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UBC Theses and Dissertations

The role of specific genomic alterations in small cell lung cancer aggressiveness Coe, Bradley P.

Abstract

Small Cell Lung Cancer (SCLC) is a very aggressive neuroendocrine tumour of the lung, which demonstrates a 5 year survival of only 10% for extensive stage disease (20-30% for limited stage), with only modest improvement over the last few decades. Identification of new molecular diagnostic and therapeutic targets is thus imperative. Previous efforts in identifying molecular changes in SCLC by gene expression profiling using microarrays have facilitated disease classification but yielded very limited information on SCLC biology. Previous DNA studies have been successful in identifying several loci important to SCLC. However the low resolution of conventional chromosomal Comparative Genomic Hybridization (CGH) has limited the findings to large chromosomal regions with only a few specific candidate genes discovered to date. Thus, to further understand the biological behaviour of SCLC, better methods for studying the genomic alterations in SCLC are necessary. This thesis highlights the development of array CGH technology for the high resolution dissection of aneuploidy in cancer genomes and the application of this new technology to the study of SCLC. I present the development of the first whole genome CGH array which offered unprecedented resolution in the profiling of cancer genomes allowing fine mapping of genes in a single experiment. Through application of DNA based analysis in conjunction with integrated expression analysis and comparison of SCLC to less aggressive non-small cell lung tumours I have identified novel patterns of pathway disruption specific to SCLC. This included alteration to Wnt pathway members and striking patterns of cell cycle activation through predominantly downstream disruption of signalling pathways including direct activation of the E2F transcription factors, which are normally repressed by the Rb gene. Analysis of targets of the E2F/Rb pathway identified EZH2 as being specifically hyper-activated in SCLC, compared to NSCLC. EZH2 is a polycomb group gene involved in the control of many cellular functions including targeted DNA methylation and escape from senescence in hematopoietic stem cells. Taken together these results suggest that in SCLC, downstream disruption may replace multiple upstream alterations leading to activation independent of a specific mitogenic pathway, and that EZH2 represents a potentially important therapeutic target.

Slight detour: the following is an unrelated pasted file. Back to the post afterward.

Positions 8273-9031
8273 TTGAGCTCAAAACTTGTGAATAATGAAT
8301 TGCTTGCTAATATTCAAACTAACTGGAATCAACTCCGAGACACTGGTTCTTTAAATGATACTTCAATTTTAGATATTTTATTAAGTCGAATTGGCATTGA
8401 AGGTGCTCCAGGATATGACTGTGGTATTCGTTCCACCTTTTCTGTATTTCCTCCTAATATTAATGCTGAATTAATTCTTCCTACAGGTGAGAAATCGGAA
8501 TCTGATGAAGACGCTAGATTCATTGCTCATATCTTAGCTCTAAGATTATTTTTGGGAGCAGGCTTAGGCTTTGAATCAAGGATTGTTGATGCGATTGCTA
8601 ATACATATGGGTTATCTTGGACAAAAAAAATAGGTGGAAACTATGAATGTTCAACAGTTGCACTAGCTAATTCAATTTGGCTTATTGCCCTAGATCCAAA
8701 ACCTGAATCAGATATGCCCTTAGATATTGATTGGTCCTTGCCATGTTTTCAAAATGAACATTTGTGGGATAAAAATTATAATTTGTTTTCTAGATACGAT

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Attribution-NonCommercial-NoDerivatives 4.0 International

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